It’s always a big event in my world when Guy Gavriel Kay, my favourite fantasy writer, comes out with a new novel, and River of Stars was definitely worth the wait. Like Under Heaven, this book is set in Kitai, which is based on medieval China — a refreshing change from the Eurocentric worlds of most fantasy fiction. Kay’s method is to research a place and time as intensely as if he were writing historical fiction, but then to free himself from the constraints of actual history by changing names and details and writing it as fantasy, which allows him to invent characters and change the course of events. If you’re a hard-core fantasy fan who likes more sorcery than swords, you may find Kay’s writing disappointing, because the strictly “fantastic” elements are minimal (and becoming less with each book, it seems to me). There’s no real “magic” as we usually think of it in the world of Kitai, only elements that in our world we would think of as folklore and superstition, which are real within the world of the novel. You could remove those elements and while the story would lose a little of its strange otherness, the plot and character development would be essentially unchanged. The story told in River of Stars is a very human story — it didn’t happen exactly this way in Song Dynasty China, but it certainly could have.
What animates Kay’s fantasy novels are not wizards and spells but human interactions — politics and love and betrayal. His main characters in this novel are Ren Daiyan, a young outlaw-turned-soldier who believes that it’s his destiny to win back his country’s lost territory and former military glory, and Lin Shan, a poet who has received an education far beyond what’s normal for girls in her culture and so has ambitions bigger than women are normally expected to have. That their paths will eventually cross is inevitable, but the love story is subordinate to the bigger political story in which they, along with many others, are caught up. The barbarians are, quite literally, at the gates — Mongol-like hordes from the steppes. Ren Daiyan believes it’s possible to fight back and not only defend the territory they have but win back some of the greatness Kitai has lost, but those in power have other ideas.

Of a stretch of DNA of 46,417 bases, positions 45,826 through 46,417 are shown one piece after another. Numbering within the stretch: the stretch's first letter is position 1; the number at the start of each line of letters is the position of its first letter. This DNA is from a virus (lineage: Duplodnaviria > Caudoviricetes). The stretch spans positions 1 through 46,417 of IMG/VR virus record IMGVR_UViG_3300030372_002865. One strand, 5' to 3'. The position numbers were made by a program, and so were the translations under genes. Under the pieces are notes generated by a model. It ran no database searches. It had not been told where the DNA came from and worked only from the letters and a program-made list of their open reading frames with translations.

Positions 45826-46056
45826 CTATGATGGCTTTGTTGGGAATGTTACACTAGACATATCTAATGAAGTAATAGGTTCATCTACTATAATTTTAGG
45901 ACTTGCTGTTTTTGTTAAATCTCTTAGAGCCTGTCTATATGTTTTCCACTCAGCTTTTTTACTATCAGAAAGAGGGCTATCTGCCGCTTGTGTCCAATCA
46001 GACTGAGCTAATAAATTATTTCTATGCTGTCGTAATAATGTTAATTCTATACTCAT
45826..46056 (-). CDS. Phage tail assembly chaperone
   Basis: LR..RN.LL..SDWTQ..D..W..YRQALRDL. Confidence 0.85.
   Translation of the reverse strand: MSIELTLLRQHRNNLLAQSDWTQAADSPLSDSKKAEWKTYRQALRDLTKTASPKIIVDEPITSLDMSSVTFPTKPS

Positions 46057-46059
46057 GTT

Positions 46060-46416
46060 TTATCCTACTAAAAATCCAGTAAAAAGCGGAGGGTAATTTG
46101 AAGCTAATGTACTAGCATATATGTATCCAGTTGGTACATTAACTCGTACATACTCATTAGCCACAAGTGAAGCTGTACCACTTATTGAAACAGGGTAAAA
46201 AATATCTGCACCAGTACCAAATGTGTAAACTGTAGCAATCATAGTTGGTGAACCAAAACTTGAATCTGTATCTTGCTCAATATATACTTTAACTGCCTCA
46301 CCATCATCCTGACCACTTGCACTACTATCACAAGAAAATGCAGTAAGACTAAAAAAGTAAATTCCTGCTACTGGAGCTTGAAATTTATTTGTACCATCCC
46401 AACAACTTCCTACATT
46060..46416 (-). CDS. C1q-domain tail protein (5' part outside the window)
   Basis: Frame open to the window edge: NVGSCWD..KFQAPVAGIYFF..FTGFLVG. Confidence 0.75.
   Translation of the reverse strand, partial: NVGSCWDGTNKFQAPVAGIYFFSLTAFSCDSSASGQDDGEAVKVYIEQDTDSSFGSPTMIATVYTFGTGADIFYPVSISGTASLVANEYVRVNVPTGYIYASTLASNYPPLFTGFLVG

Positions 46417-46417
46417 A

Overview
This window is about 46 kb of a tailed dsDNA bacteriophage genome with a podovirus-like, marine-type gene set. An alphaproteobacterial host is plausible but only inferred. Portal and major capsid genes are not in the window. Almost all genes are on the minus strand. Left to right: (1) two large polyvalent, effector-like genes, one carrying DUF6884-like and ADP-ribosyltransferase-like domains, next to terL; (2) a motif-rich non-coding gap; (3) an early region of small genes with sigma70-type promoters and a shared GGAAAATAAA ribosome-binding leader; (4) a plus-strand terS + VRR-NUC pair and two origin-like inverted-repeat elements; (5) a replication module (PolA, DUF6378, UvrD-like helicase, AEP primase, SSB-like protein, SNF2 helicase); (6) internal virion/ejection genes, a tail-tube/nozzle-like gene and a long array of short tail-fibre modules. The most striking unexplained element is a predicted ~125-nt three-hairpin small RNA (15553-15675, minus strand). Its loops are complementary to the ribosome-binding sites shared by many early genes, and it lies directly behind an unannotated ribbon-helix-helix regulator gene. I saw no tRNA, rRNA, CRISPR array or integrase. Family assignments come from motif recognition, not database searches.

The genius in this, as in many of Kay’s novels, is to juxtapose the intimate stories of individuals who feel absolutely like real people, with big stories — the rise and fall of empires — and show us what impact individuals can have on the course of history — as well as what they can’t do. Because he makes his characters so vivid and alive, we root for them even when we don’t agree with them. If you asked me whether it was better for a country to live peacefully in a smaller territory and avoid war, or engage in a huge costly war of conquest and expansion, I would definitely approve of the first option — yet by halfway through the book I’d become so immersed in Ren Daiyan’s character that I wanted him to succeed in his quest to bring back the lost days of Kitai’s glory. To me, that’s one sign of a great writer.
If you find Kay’s writing slow or hard to get into, as some do, this probably won’t be the book to change your mind — his typical intricate style and careful pacing is on display here, as are a few stylistic and plot tropes that are familiar to his regular readers (once we got near the end, I was able to predict the ending because it was similar to a plot twist Kay has used in other books). And the usual fantasy-novel problem of keeping track of characters’ made-up names is compounded her by them being made up Chinese names — even more challenging for an English-speaking reader, and there were a couple of minor characters I never did get straightened out. But these are minor quibbles about a lovely book. My main problem reading this was trying to distract myself and draw it out longer so I wouldn’t race through it too quickly. I enjoyed being in the world of the book so much that I tried to make it last nearly a week instead of the day or two that I could have read it in. Though Kay’s fantasy contains very little magic in the usual fantasy-novel sense, his ability to build a real world and draw readers into it is truly magical.